Photo courtesy of Jewish Hospital; Kleinert Kutz Hand Care Center; and University of Louisville

Donating tissue, time
The first human hand graft to have short-term success was done in Lyon, France, in September 1998. The first hand transplant in the United States — and the first such procedure worldwide to have long-term success — was performed at Jewish Hospital a few months later, in January 1999 by surgeons from the Kleinert Kutz Hand Care Center. About 85 people worldwide have received new hands since then.

Hand transplantation generally involves a 12- to 16-hour surgery with half a dozen attending surgeons and several fellows, nurses and anesthesiologists, said Dr. Tuna Özyurekoglu, the lead hand transplant surgeon with Kleinert Kutz.

"During the surgery, we reshape the structure, look at what's really in there — where are the nerves, where are the vessels?

"Then we connect the bone (of the patient and the donor hand), we measure them to the appropriate length and put them together with plates and screws, connect the blood vessels, fix the muscles, tendons and then the nerves. And then close."


But that tedious, complex procedure is not the hardest part of the process, Özyurekoglu said: There aren't enough donors. "The main problem with this is that the donation of hands is a tissue donation, and not many people sign up for it."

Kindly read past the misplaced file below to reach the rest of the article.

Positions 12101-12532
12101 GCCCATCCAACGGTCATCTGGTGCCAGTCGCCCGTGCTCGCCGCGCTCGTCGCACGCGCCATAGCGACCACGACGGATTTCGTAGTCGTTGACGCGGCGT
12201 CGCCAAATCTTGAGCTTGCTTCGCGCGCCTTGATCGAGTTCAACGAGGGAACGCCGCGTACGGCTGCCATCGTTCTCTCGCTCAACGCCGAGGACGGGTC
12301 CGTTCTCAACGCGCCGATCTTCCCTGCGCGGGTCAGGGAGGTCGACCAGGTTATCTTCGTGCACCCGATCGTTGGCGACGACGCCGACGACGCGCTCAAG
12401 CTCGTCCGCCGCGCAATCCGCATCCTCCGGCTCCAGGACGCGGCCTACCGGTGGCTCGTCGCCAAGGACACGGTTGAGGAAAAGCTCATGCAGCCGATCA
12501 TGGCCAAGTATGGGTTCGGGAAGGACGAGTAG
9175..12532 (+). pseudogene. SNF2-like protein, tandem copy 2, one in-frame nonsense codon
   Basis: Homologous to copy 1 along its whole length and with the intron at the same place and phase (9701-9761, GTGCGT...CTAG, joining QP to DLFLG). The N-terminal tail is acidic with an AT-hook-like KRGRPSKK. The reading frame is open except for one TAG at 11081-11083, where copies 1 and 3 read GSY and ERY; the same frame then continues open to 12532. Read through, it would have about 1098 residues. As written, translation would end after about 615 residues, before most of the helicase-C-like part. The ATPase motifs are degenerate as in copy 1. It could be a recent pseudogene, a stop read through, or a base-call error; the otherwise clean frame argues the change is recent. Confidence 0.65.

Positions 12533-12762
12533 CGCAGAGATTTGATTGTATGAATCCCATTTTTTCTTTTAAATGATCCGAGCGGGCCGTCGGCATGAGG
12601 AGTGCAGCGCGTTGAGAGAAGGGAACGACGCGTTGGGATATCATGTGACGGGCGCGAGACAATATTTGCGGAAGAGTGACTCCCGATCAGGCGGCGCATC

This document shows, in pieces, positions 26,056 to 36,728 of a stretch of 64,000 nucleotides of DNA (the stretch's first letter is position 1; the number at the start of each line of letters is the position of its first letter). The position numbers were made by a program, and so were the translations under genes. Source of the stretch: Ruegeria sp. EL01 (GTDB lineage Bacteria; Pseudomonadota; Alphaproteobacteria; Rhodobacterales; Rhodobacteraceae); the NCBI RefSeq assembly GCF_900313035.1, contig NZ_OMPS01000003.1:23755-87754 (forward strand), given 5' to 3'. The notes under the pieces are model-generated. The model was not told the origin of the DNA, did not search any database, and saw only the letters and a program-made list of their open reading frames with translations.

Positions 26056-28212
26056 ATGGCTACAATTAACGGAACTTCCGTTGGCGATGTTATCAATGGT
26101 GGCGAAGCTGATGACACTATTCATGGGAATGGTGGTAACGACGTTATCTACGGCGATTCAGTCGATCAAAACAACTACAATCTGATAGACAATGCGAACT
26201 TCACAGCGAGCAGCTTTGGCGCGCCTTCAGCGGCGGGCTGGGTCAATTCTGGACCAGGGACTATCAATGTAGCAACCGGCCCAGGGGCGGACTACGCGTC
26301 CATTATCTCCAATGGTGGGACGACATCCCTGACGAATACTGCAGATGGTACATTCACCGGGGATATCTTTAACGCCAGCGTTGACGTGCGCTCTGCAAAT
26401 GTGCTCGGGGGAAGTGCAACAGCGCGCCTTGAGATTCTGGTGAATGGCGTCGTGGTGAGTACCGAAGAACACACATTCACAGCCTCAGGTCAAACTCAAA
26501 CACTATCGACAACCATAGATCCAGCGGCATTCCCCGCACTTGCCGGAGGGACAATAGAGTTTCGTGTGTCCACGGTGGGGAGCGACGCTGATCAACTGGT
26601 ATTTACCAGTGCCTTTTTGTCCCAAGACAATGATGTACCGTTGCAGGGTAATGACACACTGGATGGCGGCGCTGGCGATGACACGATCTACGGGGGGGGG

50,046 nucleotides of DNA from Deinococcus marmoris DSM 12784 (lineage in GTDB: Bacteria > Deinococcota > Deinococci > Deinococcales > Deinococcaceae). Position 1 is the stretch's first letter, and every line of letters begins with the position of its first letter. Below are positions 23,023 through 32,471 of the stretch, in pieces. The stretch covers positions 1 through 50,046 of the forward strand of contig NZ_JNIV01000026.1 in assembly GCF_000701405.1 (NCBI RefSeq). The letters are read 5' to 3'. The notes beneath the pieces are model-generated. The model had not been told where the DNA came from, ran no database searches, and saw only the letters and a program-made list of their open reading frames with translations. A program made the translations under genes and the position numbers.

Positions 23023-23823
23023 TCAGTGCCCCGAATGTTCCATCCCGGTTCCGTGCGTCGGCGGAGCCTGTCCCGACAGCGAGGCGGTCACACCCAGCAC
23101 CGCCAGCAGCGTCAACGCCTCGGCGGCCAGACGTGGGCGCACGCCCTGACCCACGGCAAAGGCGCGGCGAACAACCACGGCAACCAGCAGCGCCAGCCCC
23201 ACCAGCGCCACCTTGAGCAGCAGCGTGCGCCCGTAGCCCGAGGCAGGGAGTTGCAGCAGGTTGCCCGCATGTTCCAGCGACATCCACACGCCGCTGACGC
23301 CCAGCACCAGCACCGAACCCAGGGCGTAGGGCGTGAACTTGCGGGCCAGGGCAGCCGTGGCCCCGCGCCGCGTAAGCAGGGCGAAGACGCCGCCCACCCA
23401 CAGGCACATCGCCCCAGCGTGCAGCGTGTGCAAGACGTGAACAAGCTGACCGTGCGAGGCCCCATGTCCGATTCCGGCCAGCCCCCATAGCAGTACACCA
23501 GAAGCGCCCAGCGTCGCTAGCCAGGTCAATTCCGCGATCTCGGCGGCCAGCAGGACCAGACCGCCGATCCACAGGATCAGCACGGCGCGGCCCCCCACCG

The United Network for Organ Sharing, the organization that oversees the nation's organ and tissue transplants, requires a separate consent for hand and face donation than organ donation. Transplant candidates also must be a match for gender, blood type, hand size and skin tone and coloring.

Aker joined the donation registry in September 2015 and was on "pins and needles," she said. "I kind of thought it wouldn't take very long to find a match. We had a couple false starts where we thought we had a match, but something went wrong."

The other big obstacle to increasing the use of the procedure is the cost, said Christina Kaufman, the executive director of Kleinert Institute, the research side of the hand care center.

"This is still an experimental study, still not covered at all by insurance," Kaufman said. "Dr. Tuna and all the surgeons do this for free, basically. Without institutions like Jewish Hospital, you can't really do hand transplants. It's a huge economic burden for the doctors and their colleagues."


Özyurekoglu believes the prevalence of hand transplants will increase eventually. "There needs to be a financial push behind it to pay for drugs and surgeons and therapists," he said. "Jewish Hospital covered almost two months of (Aker's) recovery in the hospital" following her double hand transplant.

Exercise in patience